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The ground rules

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You don't want your get-to-know-you session with campus security to come in the back of a patrol car. And really, as long as you're familiar with local policies and apply your common sense, that likely won't happen.

So in the name of keeping your arrest record clear, we asked a few questions of police Chief Jim Spice and police officer Grant Lockwood of the University of Colorado at Colorado Springs, and (via e-mail) Colorado College director of campus safety Pat Cunningham.

Indy: During your time here, have you noticed anything that you wish incoming students would know about college?

Lockwood: I think they need to know things like keeping their own personal items [safe]. They need to take some personal responsibility for that. Keep things locked up; don't keep them out in the open. Crime is a crime of opportunity, so don't leave it on a desk and then go off to the bathroom. Pick it up, take it with you.

Spice: And our No. 1 crime on campus is crime of opportunity, i.e. theft. Just being aware of your surroundings, where you're leaving your belongings, keeping things locked when possible. Most of the time, it ends up being someone left their laptop sitting at their study station in the library and walked down an aisle to find a book only for a minute. Well, that's all it takes.

Indy: If a student has a medical marijuana license, can he or she smoke anywhere on campus?

Spice: According to medical marijuana law here in the state of Colorado, you cannot smoke it in public. So that gets rid of all the exterior grounds. Then there's the Colorado Indoor Act, which bans smoking inside. So whether it's in housing or in Columbine [Hall] or wherever, you can't smoke inside of a state-owned building. So it kind of gets rid of both.

Cunningham: Colorado College does not recognize medical marijuana ... [CC] falls under the jurisdiction of the federal Drug Free Schools and Communities Act.

Indy: What would be the repercussions for being found in possession of illegal substances?

Lockwood: If it's marijuana, there's a charge for marijuana paraphernalia, which is just a petty offense, and anything under 2 ounces is also a petty offense. They'll take it to appear in court, and then the court will either give them a fine or give them community service. And then they'll also have to talk to Student Life and Housing ... because it's a housing violation in the Student Code of conduct.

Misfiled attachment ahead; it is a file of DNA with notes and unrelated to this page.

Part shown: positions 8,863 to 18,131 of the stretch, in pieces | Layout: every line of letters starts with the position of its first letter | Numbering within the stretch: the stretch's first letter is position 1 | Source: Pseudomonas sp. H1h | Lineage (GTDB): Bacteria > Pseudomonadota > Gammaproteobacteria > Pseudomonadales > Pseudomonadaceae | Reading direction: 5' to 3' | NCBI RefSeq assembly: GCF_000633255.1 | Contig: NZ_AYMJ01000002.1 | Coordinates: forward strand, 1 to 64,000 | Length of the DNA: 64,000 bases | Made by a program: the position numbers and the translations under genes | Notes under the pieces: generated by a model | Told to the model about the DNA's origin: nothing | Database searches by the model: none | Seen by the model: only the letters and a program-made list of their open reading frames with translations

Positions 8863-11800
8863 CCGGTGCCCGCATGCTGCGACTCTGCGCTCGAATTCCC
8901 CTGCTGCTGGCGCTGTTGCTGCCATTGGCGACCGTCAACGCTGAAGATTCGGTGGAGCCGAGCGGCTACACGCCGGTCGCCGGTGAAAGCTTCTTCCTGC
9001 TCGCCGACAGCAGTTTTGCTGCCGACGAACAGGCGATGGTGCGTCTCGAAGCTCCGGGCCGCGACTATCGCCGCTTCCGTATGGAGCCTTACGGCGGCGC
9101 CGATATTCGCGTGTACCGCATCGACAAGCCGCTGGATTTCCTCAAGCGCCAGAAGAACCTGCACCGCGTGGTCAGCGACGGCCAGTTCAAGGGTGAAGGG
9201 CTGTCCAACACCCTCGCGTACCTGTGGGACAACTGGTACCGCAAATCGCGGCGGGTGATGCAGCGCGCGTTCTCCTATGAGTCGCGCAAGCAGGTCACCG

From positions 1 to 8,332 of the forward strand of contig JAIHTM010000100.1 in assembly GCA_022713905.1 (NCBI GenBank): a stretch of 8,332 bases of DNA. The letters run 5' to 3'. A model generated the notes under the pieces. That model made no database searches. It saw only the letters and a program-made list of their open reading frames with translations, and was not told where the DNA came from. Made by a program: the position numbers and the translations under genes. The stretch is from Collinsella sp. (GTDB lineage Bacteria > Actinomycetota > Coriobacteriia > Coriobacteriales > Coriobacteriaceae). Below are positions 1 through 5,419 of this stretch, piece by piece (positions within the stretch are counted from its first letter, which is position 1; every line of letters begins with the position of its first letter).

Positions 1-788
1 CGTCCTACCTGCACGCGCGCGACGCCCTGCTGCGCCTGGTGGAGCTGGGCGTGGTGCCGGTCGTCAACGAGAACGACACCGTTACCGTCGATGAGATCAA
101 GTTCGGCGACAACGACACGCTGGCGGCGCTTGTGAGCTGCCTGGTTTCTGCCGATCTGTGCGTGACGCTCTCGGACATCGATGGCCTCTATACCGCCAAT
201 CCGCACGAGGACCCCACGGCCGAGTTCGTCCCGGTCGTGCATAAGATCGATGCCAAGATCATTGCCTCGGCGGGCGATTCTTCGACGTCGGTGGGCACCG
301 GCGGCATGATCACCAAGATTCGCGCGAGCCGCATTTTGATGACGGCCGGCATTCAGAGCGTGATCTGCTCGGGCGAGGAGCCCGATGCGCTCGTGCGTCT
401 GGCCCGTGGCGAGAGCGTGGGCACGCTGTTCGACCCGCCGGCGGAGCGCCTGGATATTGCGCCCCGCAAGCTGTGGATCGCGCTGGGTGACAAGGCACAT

Spice: For alcohol, for the first offense, is if you're cooperative and you've not been contacted before, we will not do a criminal citation into court and will issue a verbal warning, and you have to do a required alcohol class called "Choices" that Housing offers.

Cunningham: There is no one set of responses for any given policy violation [at CC]. Our conduct process is built on learning, and our goal is to prepare our students for a lifetime of learning. Violations of federal, state, and local laws are incorporated as offenses under the Student Code of Conduct. Such violations of law occurring either on or off campus could result in criminal prosecution as well as the initiation of conduct proceedings.

Indy: Say two students are underage drinkers and one gets alcohol poisoning. If the other calls for help, will he or she get in trouble? Or is there tolerance for that sort of situation?

Lockwood: Well, there's actually a law that states that the person, as long as they stay with that person, that they're immune from prosecution. It doesn't count for a whole party of 30; it counts for the one or two people that actually called it in and stayed with that person and attended to their safety. So they will be immune. It doesn't mean that they're immune from Campus Life and Housing; it just means that they'd be immune from criminal prosecution.

Cunningham: The college reserves the right to provide a reprieve from discipline to a student or group of students who exhibit responsible, proactive behavior in an effort to ensure their own or another student's health and safety during an incident or situation that involves a violation of the college's policies relating to consumption of alcohol. Students involved in such circumstances should still expect to meet with college professionals to discuss the situation and any concerning behaviors.

Indy: Since you've been working here, what's been the craziest story or experience you've had on this campus?

Spice: There was a time there was a guy living in housing who had schizophrenia, and he pulled the fire alarm. He was watching Dragonball Z — which, I'm not real familiar with what that is, but I think it's some sort of cartoon — and thought that the dragons were coming out and going to blow their fire out and catch the place on fire. So he ran and pulled the fire alarm.

shorton@csindy.com

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